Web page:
Developing economies represent one of the biggest opportunities for companies, but also present new pitfalls. Many businesses struggle to navigate these markets. They make decisions based on the wrong frameworks or information, and they struggle to raise capital in the right markets. Companies must develop strategies that fit emerging markets.
One of the biggest challenges for companies is dealing with supply chain issues. Because most developing nations lack sophisticated infrastructures, businesses have difficulty collecting receivables and assessing the creditworthiness of competitors. Even though many countries have trade agreements, their government still finds ways to block trade. This can hurt both parties.
Other barriers to doing business in these markets include lack of effective contract enforcing mechanisms. Likewise, many developing nations do not have skilled intermediaries. These intermediaries are typically not equipped to provide the complex services that multinational corporations need. Moreover, there are few reliable data sources available to help companies determine how consumers in these countries are using their products and services.
Developing nations do not have effective corporate governance. This is a problem because it is impossible for multinationals to trust that their partners adhere to local laws. Similarly, there are few government bodies that can give advice on the quality and features of products and services.
Increasingly, companies are turning to umbrella brands to create scale in these markets. For example, Coca-Cola is investing behind its Thums Up brand in Brazil. Another large consumer product maker, Unilever, captures about one-third of its revenue and operating income from emerging markets. In India, Unilever controls about half the detergent market. It also has significant business in China.
Western companies need to expand their reach to these markets, but they need to do so with the right strategies. Affordability is another key issue. Consumers in emerging markets have limited financial means and need to have a strong brand that they can afford. The success of consumer goods multinationals depends on their ability to build strong positions in these markets.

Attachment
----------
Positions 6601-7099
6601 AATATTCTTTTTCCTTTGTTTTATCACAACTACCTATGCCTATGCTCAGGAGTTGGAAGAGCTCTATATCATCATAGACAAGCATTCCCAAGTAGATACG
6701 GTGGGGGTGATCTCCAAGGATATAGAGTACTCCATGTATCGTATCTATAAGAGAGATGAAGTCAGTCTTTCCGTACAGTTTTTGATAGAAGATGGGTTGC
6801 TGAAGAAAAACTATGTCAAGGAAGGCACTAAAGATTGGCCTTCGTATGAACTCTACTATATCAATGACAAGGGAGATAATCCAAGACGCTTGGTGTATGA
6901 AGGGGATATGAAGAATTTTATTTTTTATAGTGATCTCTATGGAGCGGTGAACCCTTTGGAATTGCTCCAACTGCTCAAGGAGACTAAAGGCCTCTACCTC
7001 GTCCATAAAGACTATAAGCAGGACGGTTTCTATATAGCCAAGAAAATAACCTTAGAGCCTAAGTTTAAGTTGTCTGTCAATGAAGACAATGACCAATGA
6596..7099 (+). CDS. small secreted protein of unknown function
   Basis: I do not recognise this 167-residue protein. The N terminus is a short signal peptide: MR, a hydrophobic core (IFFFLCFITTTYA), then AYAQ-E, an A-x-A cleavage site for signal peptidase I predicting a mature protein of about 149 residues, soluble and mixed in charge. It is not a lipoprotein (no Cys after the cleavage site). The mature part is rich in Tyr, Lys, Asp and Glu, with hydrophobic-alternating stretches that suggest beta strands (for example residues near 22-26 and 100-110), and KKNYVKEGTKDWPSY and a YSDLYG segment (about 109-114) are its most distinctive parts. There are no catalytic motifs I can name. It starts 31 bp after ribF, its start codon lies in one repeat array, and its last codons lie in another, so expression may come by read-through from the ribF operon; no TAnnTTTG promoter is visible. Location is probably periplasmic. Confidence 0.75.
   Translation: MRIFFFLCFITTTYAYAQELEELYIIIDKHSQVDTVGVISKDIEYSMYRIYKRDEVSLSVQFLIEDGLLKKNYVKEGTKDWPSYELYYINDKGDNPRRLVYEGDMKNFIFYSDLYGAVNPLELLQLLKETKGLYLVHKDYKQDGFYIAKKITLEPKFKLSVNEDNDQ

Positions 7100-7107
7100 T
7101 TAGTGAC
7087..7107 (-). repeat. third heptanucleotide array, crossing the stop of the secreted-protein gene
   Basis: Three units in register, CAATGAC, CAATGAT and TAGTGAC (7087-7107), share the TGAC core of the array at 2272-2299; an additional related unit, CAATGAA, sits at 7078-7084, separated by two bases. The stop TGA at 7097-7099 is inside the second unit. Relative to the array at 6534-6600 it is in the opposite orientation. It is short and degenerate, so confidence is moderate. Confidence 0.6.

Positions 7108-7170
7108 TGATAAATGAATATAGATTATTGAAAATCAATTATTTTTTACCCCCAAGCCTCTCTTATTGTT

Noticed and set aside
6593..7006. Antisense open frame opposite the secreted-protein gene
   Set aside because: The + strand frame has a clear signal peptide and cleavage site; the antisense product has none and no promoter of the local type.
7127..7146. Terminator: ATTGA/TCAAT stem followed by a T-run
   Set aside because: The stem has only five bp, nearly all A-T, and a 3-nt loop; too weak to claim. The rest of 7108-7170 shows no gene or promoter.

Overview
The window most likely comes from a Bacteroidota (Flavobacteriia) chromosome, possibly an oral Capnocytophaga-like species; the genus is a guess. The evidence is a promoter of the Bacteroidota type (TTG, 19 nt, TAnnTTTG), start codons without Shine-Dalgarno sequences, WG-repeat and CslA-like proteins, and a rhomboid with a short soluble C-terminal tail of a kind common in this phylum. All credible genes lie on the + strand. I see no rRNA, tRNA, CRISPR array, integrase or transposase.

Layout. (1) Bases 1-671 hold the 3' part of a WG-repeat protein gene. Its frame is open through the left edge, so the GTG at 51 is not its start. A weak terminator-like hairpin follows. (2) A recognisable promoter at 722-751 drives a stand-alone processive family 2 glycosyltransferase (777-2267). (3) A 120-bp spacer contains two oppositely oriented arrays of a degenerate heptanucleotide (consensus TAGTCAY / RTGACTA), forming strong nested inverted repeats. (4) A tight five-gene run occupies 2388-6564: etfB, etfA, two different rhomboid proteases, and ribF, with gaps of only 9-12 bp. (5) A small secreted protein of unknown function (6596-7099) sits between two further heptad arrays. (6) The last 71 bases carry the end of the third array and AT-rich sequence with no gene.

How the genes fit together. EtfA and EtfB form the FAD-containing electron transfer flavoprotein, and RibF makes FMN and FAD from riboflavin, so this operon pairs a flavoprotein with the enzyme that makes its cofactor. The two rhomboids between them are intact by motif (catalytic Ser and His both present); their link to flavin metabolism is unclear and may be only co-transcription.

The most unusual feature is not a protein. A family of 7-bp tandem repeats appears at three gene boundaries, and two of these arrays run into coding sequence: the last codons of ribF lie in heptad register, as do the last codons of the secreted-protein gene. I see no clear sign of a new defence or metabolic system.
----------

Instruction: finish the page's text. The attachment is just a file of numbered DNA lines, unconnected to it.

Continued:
Emerging economies are growing at three times the rate of developed economies. The number of young consumers in these countries has increased dramatically in the past decade. As a result, they are fostering different kinds of innovations than mature markets. However, some of the most innovative and successful companies have established leadership positions in emerging markets. Using umbrella brands and local brands has become a popular strategy among experienced multinationals.
Developing countries are not as open as they were in the early 1990s. This has meant that a large portion of the global economy has been driven by less-developed nations. Yet, in the past few years, some of these economies have begun to shift away from globalization. Nevertheless, they remain lucrative markets.
Many multinationals are finding that it is hard to successfully transfer their strategy from their home markets to emerging markets. To do so, companies must understand the institutional differences between the developed and developing world. Firms that learn this knowledge will select the optimal strategies for their business.